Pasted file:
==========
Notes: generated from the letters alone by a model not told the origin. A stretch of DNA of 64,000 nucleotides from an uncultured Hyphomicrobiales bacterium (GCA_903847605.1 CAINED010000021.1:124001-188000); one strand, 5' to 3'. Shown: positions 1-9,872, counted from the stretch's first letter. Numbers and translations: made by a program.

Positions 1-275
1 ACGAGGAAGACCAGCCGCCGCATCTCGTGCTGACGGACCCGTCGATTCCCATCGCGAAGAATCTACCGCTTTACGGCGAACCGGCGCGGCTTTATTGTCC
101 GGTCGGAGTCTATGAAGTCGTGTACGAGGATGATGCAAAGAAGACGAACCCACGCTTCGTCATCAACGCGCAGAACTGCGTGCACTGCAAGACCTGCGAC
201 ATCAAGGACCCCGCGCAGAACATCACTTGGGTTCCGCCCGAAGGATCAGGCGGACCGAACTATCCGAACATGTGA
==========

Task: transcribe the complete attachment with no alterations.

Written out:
Notes: generated from the letters alone by a model not told the origin. A stretch of DNA of 64,000 nucleotides from an uncultured Hyphomicrobiales bacterium (GCA_903847605.1 CAINED010000021.1:124001-188000); one strand, 5' to 3'. Shown: positions 1-9,872, counted from the stretch's first letter. Numbers and translations: made by a program.

Positions 1-275
1 ACGAGGAAGACCAGCCGCCGCATCTCGTGCTGACGGACCCGTCGATTCCCATCGCGAAGAATCTACCGCTTTACGGCGAACCGGCGCGGCTTTATTGTCC
101 GGTCGGAGTCTATGAAGTCGTGTACGAGGATGATGCAAAGAAGACGAACCCACGCTTCGTCATCAACGCGCAGAACTGCGTGCACTGCAAGACCTGCGAC
201 ATCAAGGACCCCGCGCAGAACATCACTTGGGTTCCGCCCGAAGGATCAGGCGGACCGAACTATCCGAACATGTGA